Combining optical coherence tomography with fluorescence imaging by fiona_messe



          Combining Optical Coherence Tomography
                         with Fluorescence Imaging
                                                                                   Shuai Yuan and Yu Chen
                                   Fischell Department of Bioengineering, University of Maryland
                                                                  College Park, Maryland 20742,
                                                                                         U. S. A.

1. Introduction
1.1 Overview of optical coherence tomography
Optical coherence tomography (OCT) is a promising imaging technology which can provide
subsurface imaging of biological tissues (Huang et al., 1991). OCT images are similar to the
ultrasound images, but with significantly higher resolution (5-10 times) than the clinical
ultrasound. OCT enables imaging of tissue microstructure with micron-level resolution,
approaching that of standard excisional biopsy and histopathology, except that imaging can
be performed in real time without the removal of a tissue specimen.
The optical configuration of OCT is the same as that of a low coherence interferometer (LCI).
Low-coherence interferometry is a type of optical interferometry based on low-coherent
light sources (Mandel & Wolf, 1995). This technique is capable of measuring depth-resolved
(axial, z) tissue structure, birefringence, flow (Doppler shift), and spectra at a micrometer-
level resolution by precisely measuring the amplitude and the relative phase of reflected or
backscattered light. Optical interferometer has been invented for 120 years. But most of the
time, it was just laboratory equipments for physics research until 1970s. In the early 1980s
the emergence of high brightness semiconductor broadband light sources and single mode
optical fibers stimulated the development of LCI. The availability of superluminescent
diodes (SLD) made low-coherence reflectometry practical in a fiber-optic system (Wang et
al., 1982). SLD could be used in LCI to achieve a distance resolution of about 10 µm. Another
innovation was the development of fiber optic devices such as couplers which are important
in the development of fiber optic based designs. These technological developments are the
prerequisites of current OCT system used for noninvasive optical imaging of living tissues
in vivo.
In 1980s, the LCI technique was mainly developed by several groups for reflection
measurements in telecommunications devices with micron resolution (Danielson &
Whittenberg, 1987; Youngquist et al., 1987). The potential of LCI for three-dimensional
imaging in biological tissue was first realized in 1991 (Huang et al., 1991). Since the original
work, a large number of papers have been published regarding various aspects of OCT.
OCT has been successfully translated to various clinical applications including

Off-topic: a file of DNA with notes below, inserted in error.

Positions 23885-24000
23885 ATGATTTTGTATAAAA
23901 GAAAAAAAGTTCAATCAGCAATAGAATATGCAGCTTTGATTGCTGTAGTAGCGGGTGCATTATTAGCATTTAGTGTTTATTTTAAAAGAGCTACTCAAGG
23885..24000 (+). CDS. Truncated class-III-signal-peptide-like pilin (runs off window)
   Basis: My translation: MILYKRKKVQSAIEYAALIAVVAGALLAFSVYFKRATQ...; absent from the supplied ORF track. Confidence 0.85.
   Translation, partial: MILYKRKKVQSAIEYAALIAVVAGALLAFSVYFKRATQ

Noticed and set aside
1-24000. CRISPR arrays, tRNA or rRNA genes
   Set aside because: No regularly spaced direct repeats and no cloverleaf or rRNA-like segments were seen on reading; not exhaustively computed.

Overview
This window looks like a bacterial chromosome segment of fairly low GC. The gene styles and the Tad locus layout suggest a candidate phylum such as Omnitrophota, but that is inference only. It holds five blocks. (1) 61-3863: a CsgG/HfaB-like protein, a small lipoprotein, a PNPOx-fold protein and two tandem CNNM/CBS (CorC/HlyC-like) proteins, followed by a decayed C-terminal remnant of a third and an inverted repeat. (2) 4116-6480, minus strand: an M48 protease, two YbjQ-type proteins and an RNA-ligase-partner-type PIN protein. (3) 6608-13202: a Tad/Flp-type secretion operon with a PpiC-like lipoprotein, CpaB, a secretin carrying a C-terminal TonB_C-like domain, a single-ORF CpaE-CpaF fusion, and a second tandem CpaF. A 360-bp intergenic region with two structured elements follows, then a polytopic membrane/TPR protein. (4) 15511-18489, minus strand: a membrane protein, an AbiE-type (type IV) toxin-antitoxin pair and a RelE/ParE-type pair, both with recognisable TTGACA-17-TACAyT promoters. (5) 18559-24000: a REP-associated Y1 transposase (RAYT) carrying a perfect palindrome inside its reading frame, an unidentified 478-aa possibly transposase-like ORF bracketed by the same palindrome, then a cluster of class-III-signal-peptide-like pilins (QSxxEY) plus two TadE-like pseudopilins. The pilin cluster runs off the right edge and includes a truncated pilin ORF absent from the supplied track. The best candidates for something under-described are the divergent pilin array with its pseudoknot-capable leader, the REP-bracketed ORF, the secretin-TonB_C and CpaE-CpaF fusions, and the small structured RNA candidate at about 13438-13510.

ophthalmology (Schuman et al., 2004), cardiology (Jang et al., 2005), gastroenterology
(Bouma et al., 2000; Li et al., 2000; Sivak et al., 2000; Chen et al., 2007a), dermatology (Welzel
              Source: Advances in Lasers and Electro Optics, Book edited by: Nelson Costa and Adolfo Cartaxo,
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et al., 2004), dentistry (Otis et al., 2000), urology (D'Amico et al., 2000), among others (Huang
et al., 1991; Fujimoto et al., 1995; Brezinski et al., 1996; Tearney et al., 1997; Fujimoto et al.,
2000; Fujimoto, 2003).
Figure 1A shows a schematic of the time-domain OCT (TD-OCT) system. Measurements are
performed using a Michelson interferometer with a low coherence length light source. One
arm of the interferometer directs the light onto the sample and collects the backscattered
signal. The other interferometer arm generates a reference signal. Optical interference
between the light from the sample and reference mirror occurs only when the optical
distances traveled by the light in both the sample and reference paths match to within the
coherence length of the light. Low coherence interferometry permits the optical path length
and magnitude of the light reflected from tissue microstructures to be measured with
extremely high accuracy and sensitivity. Cross-sectional images are constructed by laterally
scanning the optical beam and performing sequential axial measurements of backscattered
light at different transverse positions (see Figure 1B). Three-dimensional (3D) volumetric
images can be obtained similarly by steering the beam in two dimensions.

(A)                                                  (B)

Fig. 1. (A) Optical Coherence Tomography (OCT) generates images by measuring the echo
time delay of light. The system uses a fiber optical Michelson interferometer with a low
coherence light source. (B) Cross-sectional images are generated by scanning a beam across
the tissue and measuring the backscattering intensity as a function of depth. A gray scale or
false color image can then be displayed.
Although time domain OCT is successful in many biomedical applications, it is hampered in
achieving real-time imaging mainly by the relatively complicated mechanical designs for
dual scanning, a mechanical delay line scanning in the reference arm for coherence gating